by Joe Hill
“These days, I’m not sure it’s ever a good idea to leave anything important for tomorrow.”
An epidemic of spontaneous human combustion is sweeping the world, caused by a disease known as Dragonscale which is accompanied by black and gold markers on the skin. While spread of the disease isn’t fully understood, it’s considered communicable by physical contact, so the visibly infected are being separated from the uninfected, forcefully and brutally, to minimize the risk to the healthy.
Our main character Harper becomes infected. Over the course of breaking out in the disease she realizes the true nature of her deranged husband and is led to a secret company of around 200 infected people who have banded together to support each other and evade the roving death squads. This is where most of the book takes place, and the community has its own problems as social constructs are built and dismantled in a bunker-like existence. John, also known as The Fireman, has a heightened ability to control fire and helps rescue people from the squads and deliver them to the underground group, who has found a method of working with the disease and avoiding combustion like everyone else who contracts it.
The Fireman is a massive book, clocking in at around 225,000 words. Despite its size, it’s a straightforward, fast-paced narrative with short, 5 minute chapters pinging quickly most of the way through. And this is actually one of the issues with the work.
The track and field 800 meter race is an oddity of physical exertion, and some meets don’t host this race at all. It’s far too long for a sprint. Even the 400 meter can be handled at top speed for someone in great shape, but no one can sprint 800 meters. On the other hand, the 800 is too short to adopt the steady, distance-runner pace. So the race becomes especially brutal even though it’s not nearly as long as other events.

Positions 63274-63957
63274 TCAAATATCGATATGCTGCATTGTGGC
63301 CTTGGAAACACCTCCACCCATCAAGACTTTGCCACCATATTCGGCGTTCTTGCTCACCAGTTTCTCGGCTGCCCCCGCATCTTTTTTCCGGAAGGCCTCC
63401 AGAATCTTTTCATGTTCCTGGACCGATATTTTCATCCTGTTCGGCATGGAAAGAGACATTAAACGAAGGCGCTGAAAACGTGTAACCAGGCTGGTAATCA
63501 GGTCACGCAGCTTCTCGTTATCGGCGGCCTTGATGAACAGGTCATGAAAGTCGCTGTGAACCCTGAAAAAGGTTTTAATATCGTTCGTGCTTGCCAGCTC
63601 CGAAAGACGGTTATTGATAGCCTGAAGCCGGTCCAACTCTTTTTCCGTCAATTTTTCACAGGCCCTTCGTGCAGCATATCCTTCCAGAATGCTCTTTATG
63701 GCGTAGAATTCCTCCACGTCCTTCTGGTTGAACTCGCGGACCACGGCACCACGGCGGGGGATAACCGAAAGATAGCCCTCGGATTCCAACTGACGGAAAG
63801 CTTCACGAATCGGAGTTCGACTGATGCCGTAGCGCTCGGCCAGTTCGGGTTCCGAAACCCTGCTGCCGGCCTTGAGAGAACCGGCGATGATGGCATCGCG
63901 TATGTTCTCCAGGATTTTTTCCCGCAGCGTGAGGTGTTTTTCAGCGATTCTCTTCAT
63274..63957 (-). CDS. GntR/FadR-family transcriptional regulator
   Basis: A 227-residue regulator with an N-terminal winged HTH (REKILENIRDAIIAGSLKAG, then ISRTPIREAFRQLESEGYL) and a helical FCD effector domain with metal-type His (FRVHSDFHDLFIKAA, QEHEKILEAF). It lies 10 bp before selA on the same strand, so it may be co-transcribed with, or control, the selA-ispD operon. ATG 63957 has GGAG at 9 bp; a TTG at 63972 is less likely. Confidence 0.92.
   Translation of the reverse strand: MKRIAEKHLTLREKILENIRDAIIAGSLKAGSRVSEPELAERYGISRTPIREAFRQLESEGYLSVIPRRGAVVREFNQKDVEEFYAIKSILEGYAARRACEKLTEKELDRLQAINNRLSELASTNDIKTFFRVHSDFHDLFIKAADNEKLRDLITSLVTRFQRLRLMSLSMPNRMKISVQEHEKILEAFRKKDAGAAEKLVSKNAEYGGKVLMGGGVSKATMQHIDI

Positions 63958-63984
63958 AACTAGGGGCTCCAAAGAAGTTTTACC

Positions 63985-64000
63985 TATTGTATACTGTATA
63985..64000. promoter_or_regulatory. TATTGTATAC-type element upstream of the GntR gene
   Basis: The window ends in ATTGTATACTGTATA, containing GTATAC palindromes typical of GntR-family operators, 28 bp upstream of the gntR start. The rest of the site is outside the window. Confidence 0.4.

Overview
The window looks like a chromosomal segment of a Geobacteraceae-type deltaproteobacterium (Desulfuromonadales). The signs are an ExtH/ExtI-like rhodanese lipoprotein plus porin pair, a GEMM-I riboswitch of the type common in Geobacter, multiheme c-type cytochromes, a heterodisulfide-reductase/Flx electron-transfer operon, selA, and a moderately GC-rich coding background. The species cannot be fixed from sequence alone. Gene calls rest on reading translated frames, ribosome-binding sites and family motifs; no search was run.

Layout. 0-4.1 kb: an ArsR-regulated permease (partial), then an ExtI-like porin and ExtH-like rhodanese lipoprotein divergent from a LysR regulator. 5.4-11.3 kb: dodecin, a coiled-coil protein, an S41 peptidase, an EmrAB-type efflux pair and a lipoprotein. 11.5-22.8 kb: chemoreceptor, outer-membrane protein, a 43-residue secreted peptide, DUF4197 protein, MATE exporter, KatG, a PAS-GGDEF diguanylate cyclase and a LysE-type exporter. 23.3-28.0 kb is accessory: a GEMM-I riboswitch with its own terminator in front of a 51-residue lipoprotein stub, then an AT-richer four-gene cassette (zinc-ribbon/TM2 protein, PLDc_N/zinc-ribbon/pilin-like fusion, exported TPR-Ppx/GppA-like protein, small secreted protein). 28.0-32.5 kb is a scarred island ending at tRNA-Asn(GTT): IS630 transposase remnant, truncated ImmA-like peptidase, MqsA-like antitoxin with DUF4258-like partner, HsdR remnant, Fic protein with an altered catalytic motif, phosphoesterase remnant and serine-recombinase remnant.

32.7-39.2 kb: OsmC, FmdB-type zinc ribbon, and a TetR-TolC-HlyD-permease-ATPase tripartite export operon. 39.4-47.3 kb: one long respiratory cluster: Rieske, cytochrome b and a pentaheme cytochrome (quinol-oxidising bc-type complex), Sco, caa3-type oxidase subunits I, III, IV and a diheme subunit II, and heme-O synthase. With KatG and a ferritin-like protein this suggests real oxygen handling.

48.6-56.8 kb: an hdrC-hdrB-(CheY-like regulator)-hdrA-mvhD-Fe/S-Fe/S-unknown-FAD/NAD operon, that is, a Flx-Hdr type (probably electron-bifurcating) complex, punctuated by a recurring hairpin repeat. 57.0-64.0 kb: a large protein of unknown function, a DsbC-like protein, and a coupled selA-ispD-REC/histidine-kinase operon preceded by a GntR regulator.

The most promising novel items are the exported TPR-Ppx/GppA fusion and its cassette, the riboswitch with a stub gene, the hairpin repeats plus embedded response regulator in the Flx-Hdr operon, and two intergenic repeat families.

In some ways this book resembles the 800. It has a very good, page-turning pace, but it’s difficult to maintain over such a massive block of text, and the requirements on the reader can sometimes seem high. Most massive books are ponderously thought-provoking and simmer gently, whereas this is one long stretch of tightly packed events. The story and pace may be better suited to a one sitting read, but very few of us could pull that off over a quarter of a million words.
Multiple shots are fired at Ayn Rand, a favorite pastime of the author. Not that taking shots is a problem; admittedly, her characters are self-righteous. But here Mr. Hill is guilty of the same thing with his characters, so it’s interesting Miss Rand is in his cross-hairs. In a different land, in another time, if these two had met as young adults they might initially have been at each others’ throats and then ended up married six months later.
A lot of people have criticized this work as complete, 1-star garbage. And that’s OK, but sometimes people are strange. It’s a very capable story, moves along much quicker than other books its size, and has numerous scenes of the fantastic as you might expect when considering controlling fire.
A lot more people have praised the book as a towering, 5-star masterpiece, and that’s OK too, but sometimes people are strange. And that’s a good thing–it takes all types. The book is not really like Stephen King’s The Stand with which it is frequently compared. It does pay homage to the work, though, so fans of his father’s book will see a lot of nods. The Fireman himself is a great, flawed character, always a little on the outside, and this helps us sympathize with him. Harper was fine as a character, but it’s more difficult to get fully in her corner.
It’s easy to speak of some of the less desirable aspects of the work, probably because many people are praising it so highly. And that’s great! More power to the author. Mr. Hill has previously revealed himself as a brilliant fantasist, shining examples coming from a couple of short stories in his collection 20th Century Ghosts, and he absolutely brings some of that power to bear here. With everything said and done and all criticisms aside, The Fireman is a good book, and is recommended.
“Silence is God’s final advantage.”